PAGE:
Results 1 to 10 of 10

Thread: Coping sled question........................

  1. #1
    Join Date
    Nov 2006
    Location
    Central CA
    Posts
    797

    Coping sled question........................

    I recently bought a coping sled from Eagle America, model 2100, and Rockler's coping sled to do a comparison of the two.

    I got them set up and ready to use today. I'm ready to start making the cope and stick cuts on the door parts for a cabinet job and the bit set is a chamfer tongue and groove set. As I got ready to run the first piece of test wood through the bit on one of the jigs, I realized that I would also be cutting into the edge of the sled/jig base. Is this correct? The cutter/bit will cut the sled until I get to the end of the cut right?

    There is no pre-drilled holes or any other means of/to attach(ing) it to any sort of miter slot guide as shown in the pic link below. I would run the piece across the bit with the sled flush/flat against the fence.

    I"m not sure what the base is made of but it seems to be some sort of composite plastic. Will this material damage or be too hard on the bit? I can't remember the name of the type of plastic but you folks have mentioned this type of plastic before.

    Here's a pic of the Rockler jig: http://www.rockler.com/gallery.cfm?O...Select=Details

    As an aside, can someone please tell me what this joint is being made in this pic?http://eagleamerica.com/product.asp?pn=400-1248

    The bit set is this one. Whiteside calls it a "Vee Panel Tongue and Groove". It's in the "Glue Joint" section. http://www.whitesiderouterbits.com/catalog.html

    Is this maybe a finger joint of some kind? It's not important, I'm just curious.

    Thanks very much for your advice and information.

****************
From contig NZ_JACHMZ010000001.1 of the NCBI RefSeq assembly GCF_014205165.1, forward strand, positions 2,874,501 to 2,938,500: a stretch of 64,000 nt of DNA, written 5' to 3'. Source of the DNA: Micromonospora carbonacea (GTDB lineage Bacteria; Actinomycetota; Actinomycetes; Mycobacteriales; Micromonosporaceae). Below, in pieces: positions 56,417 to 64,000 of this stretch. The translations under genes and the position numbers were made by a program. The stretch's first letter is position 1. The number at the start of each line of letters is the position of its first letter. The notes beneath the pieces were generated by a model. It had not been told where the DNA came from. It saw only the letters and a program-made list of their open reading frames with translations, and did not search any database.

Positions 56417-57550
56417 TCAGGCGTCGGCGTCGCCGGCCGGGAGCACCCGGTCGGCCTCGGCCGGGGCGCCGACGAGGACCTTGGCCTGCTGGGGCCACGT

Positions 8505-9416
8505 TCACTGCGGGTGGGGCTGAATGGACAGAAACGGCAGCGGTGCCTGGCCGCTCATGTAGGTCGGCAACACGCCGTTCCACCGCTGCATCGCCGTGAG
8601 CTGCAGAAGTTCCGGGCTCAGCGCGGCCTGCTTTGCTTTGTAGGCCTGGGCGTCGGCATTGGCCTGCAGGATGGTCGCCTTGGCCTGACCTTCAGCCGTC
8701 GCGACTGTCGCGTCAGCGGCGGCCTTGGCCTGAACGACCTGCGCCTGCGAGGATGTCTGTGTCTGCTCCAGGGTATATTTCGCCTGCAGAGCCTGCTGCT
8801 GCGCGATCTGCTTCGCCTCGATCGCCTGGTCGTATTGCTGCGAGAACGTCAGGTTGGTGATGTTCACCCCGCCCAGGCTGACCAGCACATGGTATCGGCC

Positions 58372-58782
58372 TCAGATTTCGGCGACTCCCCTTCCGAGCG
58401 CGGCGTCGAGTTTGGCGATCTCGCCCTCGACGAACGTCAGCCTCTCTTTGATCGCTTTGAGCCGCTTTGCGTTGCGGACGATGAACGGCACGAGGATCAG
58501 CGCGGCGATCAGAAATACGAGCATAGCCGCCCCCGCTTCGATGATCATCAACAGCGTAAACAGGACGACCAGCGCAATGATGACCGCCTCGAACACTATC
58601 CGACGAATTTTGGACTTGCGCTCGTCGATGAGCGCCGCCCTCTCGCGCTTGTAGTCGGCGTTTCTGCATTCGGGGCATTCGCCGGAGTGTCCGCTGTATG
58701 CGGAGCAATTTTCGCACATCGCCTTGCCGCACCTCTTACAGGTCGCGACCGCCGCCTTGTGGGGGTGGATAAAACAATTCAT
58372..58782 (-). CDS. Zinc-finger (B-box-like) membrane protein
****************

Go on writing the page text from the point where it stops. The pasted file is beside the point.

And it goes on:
Last edited by Mark Rios; 01-09-2007 at 09:48 AM.
    Thanks, Mark.

    Custom Bonehead.

    My diet is working good. I'm down to needing just one chair now.

    "Just think how stupid the average person is, and then realize that half of them are even stupider!" --George Carlin

  2. #2
    Join Date
    Oct 2006
    Location
    ABQ NM
    Posts
    29,079
    Quote Originally Posted by Mark Rios View Post
    I recently bought a coping sled from Eagle America, model 2100, and Rockler's coping sled to do a comparison of the two.

    I got them set up and ready to use today. I'm ready to start making the cope and stick cuts on the door parts for a cabinet job and the bit set is a chamfer tongue and groove set. As I got ready to run the first piece of test wood through the bit on one of the jigs, I realized that I would also be cutting into the edge of the sled/jig base. Is this correct? The cutter/bit will cut the sled until I get to the end of the cut right?

    There is no pre-drilled holes or any other means of/to attach(ing) it to any sort of miter slot guide as shown in the pic link below. I would run the piece across the bit with the sled flush/flat against the fence.

    I"m not sure what the base is made of but it seems to be some sort of composite plastic. Will this material damage or be too hard on the bit? I can't remember the name of the type of plastic but you folks have mentioned this type of plastic before.

    Here's a pic of the Rockler jig: http://www.rockler.com/gallery.cfm?O...Select=Details

    As an aside, can someone please tell me what this joint is being made in this pic? http://eagleamerica.com/pop_alternat...=V400-1235.jpg

    Is this maybe a finger joint of some kind? It's not important, I'm just curious.

    Thanks very much for your advice and information.
    Mark, I'm not positive, but I believe the bit is supposed to be set high enough to miss the base. Still, a router can cut that material (it's phenolic). The black plastic part is made to be a backer for the cut, and it's made of HDPE (high density polyethelyne) or something similar, so that part you do cut to your profile. It will cut like butter with a router.

    The Eagle America link in your post is getting redirected to their home page, BTW.
    When the going gets weird, the weird turn pro. - Hunter S. Thompson